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Susan CIFALDI v. Anthony CIFALDI, Jr.
The matter before us stems from the parties' divorce in 1993. The plaintiff, Susan Cifaldi, appeals from the judgment of the trial court denying her postjudgment request for an order that the defendant, Anthony Cifaldi, Jr., pay to the plaintiff her share of pension disbursements made to him. On appeal, the plaintiff claims that (1) the order requested was necessary to effectuate and to preserve the integrity of the original dissolution judgment and (2) the court improperly applied the defense of laches. After careful consideration of the plaintiff's claims, we hold that under the allocation of marital property per the marriage dissolution judgment, the plaintiff became entitled to a defined portion of the defendant's pension benefits. The defendant has received the plaintiff's portion of his pension benefits. Therefore, the court should have fashioned an order compelling the defendant to pay the moneys to her. Additionally, we hold that the court improperly relied on laches as an alternate ground to deny the relief requested. Accordingly, the judgment is reversed and the case is remanded for further proceedings consistent with this opinion.
The following facts and procedural history are relevant to the plaintiff's appeal. The parties' marriage was dissolved on October 25, 1993. On that date, the court approved a separation agreement between the parties and incorporated the terms of the separation agreement into the dissolution judgment. Pursuant to that agreement, the parties agreed that two qualified domestic relations orders (QDROs) 1 would be executed, assigning to the plaintiff a portion of the defendant's pension benefits under two pensions. The first QDRO was to be entered “against [the defendant's] Travelers [Corporation] pension,2 in an amount equal to one-half the benefits payable to [the defendant] as of the date of dissolution.” The second QDRO was to be entered “against [the defendant's] military pension,3 in an amount equal to [five sixteenths] of the current value of said pension as of the date of judgment, whether or not vested.” The agreement further provided that “the court shall retain jurisdiction regarding the foregoing QDROs and of said pensions pursuant to the foregoing provisions so as to effectuate the foregoing terms and conditions.” The agreement stipulated that the “[p]laintiff's attorney shall prepare said QDROs.”
In their respective briefs, both parties agree that the defendant retired in 2005 and began receiving retirement benefits from both the Travelers Corporation pension and the military pension shortly thereafter. The parties also agree that, as of the date the defendant retired, neither pension administrator had processed QDROs against the defendant's pensions.4 As such, the payments the defendant began receiving from each pension included the portions that had been allocated to the plaintiff in the parties' separation agreement.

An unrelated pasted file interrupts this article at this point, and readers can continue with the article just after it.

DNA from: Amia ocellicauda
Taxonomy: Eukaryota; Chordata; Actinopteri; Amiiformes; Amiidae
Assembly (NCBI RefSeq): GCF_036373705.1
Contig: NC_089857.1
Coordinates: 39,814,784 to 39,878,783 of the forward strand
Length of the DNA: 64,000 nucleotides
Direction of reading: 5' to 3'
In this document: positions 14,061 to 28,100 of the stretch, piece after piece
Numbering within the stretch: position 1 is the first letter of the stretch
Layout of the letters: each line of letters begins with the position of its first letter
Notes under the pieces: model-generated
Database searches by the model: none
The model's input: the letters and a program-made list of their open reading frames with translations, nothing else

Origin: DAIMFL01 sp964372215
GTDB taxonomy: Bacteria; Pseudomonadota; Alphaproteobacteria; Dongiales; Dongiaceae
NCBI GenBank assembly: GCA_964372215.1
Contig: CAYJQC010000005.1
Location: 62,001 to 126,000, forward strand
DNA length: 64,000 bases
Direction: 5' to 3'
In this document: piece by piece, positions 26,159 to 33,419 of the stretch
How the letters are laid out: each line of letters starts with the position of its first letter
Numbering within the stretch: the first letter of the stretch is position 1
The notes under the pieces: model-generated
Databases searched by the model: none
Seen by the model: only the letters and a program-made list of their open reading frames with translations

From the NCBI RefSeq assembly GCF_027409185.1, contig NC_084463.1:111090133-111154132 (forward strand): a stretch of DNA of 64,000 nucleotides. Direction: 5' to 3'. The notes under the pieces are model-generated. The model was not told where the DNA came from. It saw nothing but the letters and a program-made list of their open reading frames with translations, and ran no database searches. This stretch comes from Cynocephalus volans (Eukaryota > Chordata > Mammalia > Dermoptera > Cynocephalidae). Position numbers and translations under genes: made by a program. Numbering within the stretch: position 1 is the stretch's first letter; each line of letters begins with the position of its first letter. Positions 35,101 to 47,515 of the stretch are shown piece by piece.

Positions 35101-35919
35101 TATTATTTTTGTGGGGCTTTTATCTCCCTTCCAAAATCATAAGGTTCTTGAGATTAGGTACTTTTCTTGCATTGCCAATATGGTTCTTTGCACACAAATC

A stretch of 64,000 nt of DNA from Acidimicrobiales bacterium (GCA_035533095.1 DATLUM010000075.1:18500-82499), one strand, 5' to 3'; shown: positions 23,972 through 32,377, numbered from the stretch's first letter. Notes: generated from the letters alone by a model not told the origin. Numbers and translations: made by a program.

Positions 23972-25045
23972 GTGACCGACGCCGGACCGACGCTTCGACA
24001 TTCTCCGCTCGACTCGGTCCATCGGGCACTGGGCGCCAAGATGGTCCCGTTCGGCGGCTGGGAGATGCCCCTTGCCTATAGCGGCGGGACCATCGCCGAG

Not having received her portion of the defendant's pension benefits, the plaintiff filed a motion to open the judgment on February 1, 2008. In her motion to open the judgment, the plaintiff sought to require the defendant to sign new QDROs to be submitted to the administrators of the defendant's pension plans so that she could begin to receive, prospectively, the payments promised to her under the dissolution judgment.5 The plaintiff also sought to require the defendant to “reimburse to [the plaintiff] the amount of payments retained by [the defendant] that are the property of [the plaintiff].” A hearing was held on April 8, 2008, regarding the motion to open the judgment. On that date, the plaintiff also filed a motion for contempt against the defendant. In the plaintiff's motion for contempt, she asked the court, in relevant part, to find the defendant in contempt for “failure to pay to [the] [p]laintiff the portion of his pension payments he has received that are the property of [the][p]laintiff․” The plaintiff also asked the court to order the defendant to pay to her an amount equal to the portion of his benefits that she would have received had the QDROs properly been in place at the time the defendant retired and began receiving benefits.6
The court denied the plaintiff's requests that the defendant pay to the plaintiff her portion of his pension benefits. The court found that its decision declining to order the defendant to pay to the plaintiff her share of the pensions did not constitute a modification of the property settlement that had been incorporated into the dissolution judgment. As an alternate ground, the court went on to find that, even if the plaintiff were entitled to the moneys at issue, the defense of laches had been established, and the plaintiff was not entitled to the relief sought. The plaintiff appealed.
The plaintiff first claims that the order she requested, namely, that the defendant pay to her portions of the prior pension disbursements, was necessary to effectuate and to preserve the integrity of the dissolution judgment. We agree with the plaintiff.